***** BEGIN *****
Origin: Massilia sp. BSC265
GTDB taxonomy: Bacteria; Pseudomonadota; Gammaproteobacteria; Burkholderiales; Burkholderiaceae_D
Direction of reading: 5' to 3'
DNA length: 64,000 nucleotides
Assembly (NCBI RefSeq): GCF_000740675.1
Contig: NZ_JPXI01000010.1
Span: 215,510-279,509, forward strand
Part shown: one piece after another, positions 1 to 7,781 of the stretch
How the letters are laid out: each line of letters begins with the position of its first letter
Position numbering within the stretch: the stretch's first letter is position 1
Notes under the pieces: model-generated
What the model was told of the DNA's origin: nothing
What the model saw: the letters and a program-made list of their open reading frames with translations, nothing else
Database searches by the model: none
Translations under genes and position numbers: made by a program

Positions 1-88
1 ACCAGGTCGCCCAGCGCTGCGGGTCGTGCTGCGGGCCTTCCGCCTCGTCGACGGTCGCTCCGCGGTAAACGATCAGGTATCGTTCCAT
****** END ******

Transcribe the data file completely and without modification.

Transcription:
Origin: Massilia sp. BSC265
GTDB taxonomy: Bacteria; Pseudomonadota; Gammaproteobacteria; Burkholderiales; Burkholderiaceae_D
Direction of reading: 5' to 3'
DNA length: 64,000 nucleotides
Assembly (NCBI RefSeq): GCF_000740675.1
Contig: NZ_JPXI01000010.1
Span: 215,510-279,509, forward strand
Part shown: one piece after another, positions 1 to 7,781 of the stretch
How the letters are laid out: each line of letters begins with the position of its first letter
Position numbering within the stretch: the stretch's first letter is position 1
Notes under the pieces: model-generated
What the model was told of the DNA's origin: nothing
What the model saw: the letters and a program-made list of their open reading frames with translations, nothing else
Database searches by the model: none
Translations under genes and position numbers: made by a program

Positions 1-88
1 ACCAGGTCGCCCAGCGCTGCGGGTCGTGCTGCGGGCCTTCCGCCTCGTCGACGGTCGCTCCGCGGTAAACGATCAGGTATCGTTCCAT